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Kashmiri Hangul categorised verge of extinction by scientist

Satellite tracking used to study endangered Kashmiri Hangul’s behavior and population decline.

Amit Pandey, Nainital


The only Asiatic survivor of the red deer, Hangul, has been declared (the locally) critically engendered wildlife species in the Red List of The International Union for Conservation of Nature and Natural Resources (IUCN) in 1996. It has similar categorisation in the list of the Convention on International Trade in Endangered Species of Wild Fauna and Flora (CITES) which has India as a signatory. It has been incorporated in Schedule 1 of both the Indian Wildlife (Protection) Act, 1972 as well as the Jammu and Kashmir Wildlife (Protection) Act, 1978.

A.K. Singh, Chief Wildlife Warden of Jammu and Kashmir, put Hangul’s population at 175 in March 2009 and 218 in March 2011. The department conducts a census every two years with technical support from WII. Findings of a recent census are still under formulation. The 1989 census puts the number of Hangul at 900, indicating its fall towards the verge of extinction in the last 23 years of the armed insurgency and counterterrorism in Kashmir. However, some people like the retired Range Officer Mohammad Ashraf Mir insist that the numbers should be higher as armed poaching came down to zero due to thick concentration of security forces.

It is a rare subspecies of red deer found only in the Kashmir region. The population of these magnificent animals has dwindled drastically over the past few decades, with only an estimated 200 individuals remaining in the wild. The main threat to their survival is habitat loss, as their forested habitat is being rapidly destroyed due to deforestation, human encroachment and climate change.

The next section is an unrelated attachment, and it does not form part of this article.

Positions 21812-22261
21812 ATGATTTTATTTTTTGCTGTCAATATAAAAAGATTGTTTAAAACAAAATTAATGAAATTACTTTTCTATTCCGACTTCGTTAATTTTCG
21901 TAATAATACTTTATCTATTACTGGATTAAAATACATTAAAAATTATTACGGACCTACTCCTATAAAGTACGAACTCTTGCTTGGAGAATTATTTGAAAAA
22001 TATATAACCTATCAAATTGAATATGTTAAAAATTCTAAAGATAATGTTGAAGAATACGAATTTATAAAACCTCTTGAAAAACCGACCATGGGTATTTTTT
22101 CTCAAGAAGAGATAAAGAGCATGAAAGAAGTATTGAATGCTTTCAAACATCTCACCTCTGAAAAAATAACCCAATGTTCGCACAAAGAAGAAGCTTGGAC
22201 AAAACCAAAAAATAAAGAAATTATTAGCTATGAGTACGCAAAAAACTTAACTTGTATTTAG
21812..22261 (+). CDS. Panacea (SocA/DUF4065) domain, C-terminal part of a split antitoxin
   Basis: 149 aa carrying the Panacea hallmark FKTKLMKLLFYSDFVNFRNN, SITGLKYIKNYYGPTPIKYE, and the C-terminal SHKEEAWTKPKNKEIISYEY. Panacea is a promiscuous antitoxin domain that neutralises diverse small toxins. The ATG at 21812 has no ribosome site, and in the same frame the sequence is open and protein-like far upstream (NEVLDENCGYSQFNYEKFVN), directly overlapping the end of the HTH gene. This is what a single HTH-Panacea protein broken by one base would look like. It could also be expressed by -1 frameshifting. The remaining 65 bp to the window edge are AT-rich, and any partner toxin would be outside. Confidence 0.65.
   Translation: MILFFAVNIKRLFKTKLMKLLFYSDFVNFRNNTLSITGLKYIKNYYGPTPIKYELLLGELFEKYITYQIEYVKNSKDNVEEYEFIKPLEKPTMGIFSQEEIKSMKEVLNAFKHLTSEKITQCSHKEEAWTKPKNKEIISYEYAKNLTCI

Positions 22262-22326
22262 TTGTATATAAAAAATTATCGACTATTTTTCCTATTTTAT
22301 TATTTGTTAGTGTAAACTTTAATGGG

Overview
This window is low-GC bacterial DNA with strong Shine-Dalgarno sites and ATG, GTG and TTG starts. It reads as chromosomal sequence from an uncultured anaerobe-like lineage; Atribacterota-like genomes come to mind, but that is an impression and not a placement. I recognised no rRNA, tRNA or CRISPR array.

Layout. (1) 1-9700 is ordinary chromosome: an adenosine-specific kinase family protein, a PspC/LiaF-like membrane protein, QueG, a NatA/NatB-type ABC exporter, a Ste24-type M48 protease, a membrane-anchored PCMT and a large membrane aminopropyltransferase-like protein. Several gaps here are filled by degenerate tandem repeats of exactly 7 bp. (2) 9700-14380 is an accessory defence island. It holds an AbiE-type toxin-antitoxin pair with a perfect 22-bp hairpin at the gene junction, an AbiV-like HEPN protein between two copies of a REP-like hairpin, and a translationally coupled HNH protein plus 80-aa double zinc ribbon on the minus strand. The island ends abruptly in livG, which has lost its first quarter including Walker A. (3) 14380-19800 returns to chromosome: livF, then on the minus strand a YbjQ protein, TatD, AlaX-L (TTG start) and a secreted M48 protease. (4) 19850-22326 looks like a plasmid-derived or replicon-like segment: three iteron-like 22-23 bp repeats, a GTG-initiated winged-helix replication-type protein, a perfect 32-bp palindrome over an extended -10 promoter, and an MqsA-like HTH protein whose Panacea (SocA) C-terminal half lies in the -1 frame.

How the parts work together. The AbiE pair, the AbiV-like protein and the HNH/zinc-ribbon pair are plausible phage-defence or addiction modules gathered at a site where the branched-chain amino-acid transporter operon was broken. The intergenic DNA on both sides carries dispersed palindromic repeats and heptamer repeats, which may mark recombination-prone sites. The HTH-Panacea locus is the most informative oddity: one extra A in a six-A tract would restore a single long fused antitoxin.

Poaching is another major factor that threatens Kashmiri Hangul, as it remains a prized target among hunters and poachers, despite being a protected species under Indian law. The illegal trade of Kashmiri Hangul antlers is a highly lucrative black market that fuels poaching and threatens Hangul’s survival.

Conservationists have been working tirelessly to halt the decline of the Kashmiri Hangul population by implementing measures to restore their habitat, establish protected areas, and raise awareness about the importance of protecting this unique subspecies. These efforts must be intensified, however, as the Kashmiri Hangul is now teetering on the brink of total extinction.Steps need to be taken to limit poaching and enforce strict penalties for poachers. The involvement of local communities in the protection of wildlife is essential, as is developing economic incentives to promote sustainable use of wildlife.

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